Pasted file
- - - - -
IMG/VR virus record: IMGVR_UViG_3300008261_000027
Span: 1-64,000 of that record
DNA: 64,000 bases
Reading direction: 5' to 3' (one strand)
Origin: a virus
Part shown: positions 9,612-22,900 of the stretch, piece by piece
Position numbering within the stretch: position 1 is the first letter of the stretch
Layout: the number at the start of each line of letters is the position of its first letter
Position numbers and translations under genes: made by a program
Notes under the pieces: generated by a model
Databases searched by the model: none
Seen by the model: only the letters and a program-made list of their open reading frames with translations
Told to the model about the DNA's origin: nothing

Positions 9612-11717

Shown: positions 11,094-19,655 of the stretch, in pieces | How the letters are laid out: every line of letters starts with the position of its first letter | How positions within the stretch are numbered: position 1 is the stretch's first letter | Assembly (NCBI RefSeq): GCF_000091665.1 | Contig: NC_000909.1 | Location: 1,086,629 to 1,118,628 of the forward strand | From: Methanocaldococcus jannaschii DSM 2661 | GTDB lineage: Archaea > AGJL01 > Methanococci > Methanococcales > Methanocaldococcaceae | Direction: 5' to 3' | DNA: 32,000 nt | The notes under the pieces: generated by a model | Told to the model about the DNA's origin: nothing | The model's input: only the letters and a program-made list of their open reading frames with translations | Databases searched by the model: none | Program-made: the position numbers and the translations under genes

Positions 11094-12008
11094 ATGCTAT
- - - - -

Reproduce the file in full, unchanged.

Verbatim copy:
IMG/VR virus record: IMGVR_UViG_3300008261_000027
Span: 1-64,000 of that record
DNA: 64,000 bases
Reading direction: 5' to 3' (one strand)
Origin: a virus
Part shown: positions 9,612-22,900 of the stretch, piece by piece
Position numbering within the stretch: position 1 is the first letter of the stretch
Layout: the number at the start of each line of letters is the position of its first letter
Position numbers and translations under genes: made by a program
Notes under the pieces: generated by a model
Databases searched by the model: none
Seen by the model: only the letters and a program-made list of their open reading frames with translations
Told to the model about the DNA's origin: nothing

Positions 9612-11717

Shown: positions 11,094-19,655 of the stretch, in pieces | How the letters are laid out: every line of letters starts with the position of its first letter | How positions within the stretch are numbered: position 1 is the stretch's first letter | Assembly (NCBI RefSeq): GCF_000091665.1 | Contig: NC_000909.1 | Location: 1,086,629 to 1,118,628 of the forward strand | From: Methanocaldococcus jannaschii DSM 2661 | GTDB lineage: Archaea > AGJL01 > Methanococci > Methanococcales > Methanocaldococcaceae | Direction: 5' to 3' | DNA: 32,000 nt | The notes under the pieces: generated by a model | Told to the model about the DNA's origin: nothing | The model's input: only the letters and a program-made list of their open reading frames with translations | Databases searched by the model: none | Program-made: the position numbers and the translations under genes

Positions 11094-12008
11094 ATGCTAT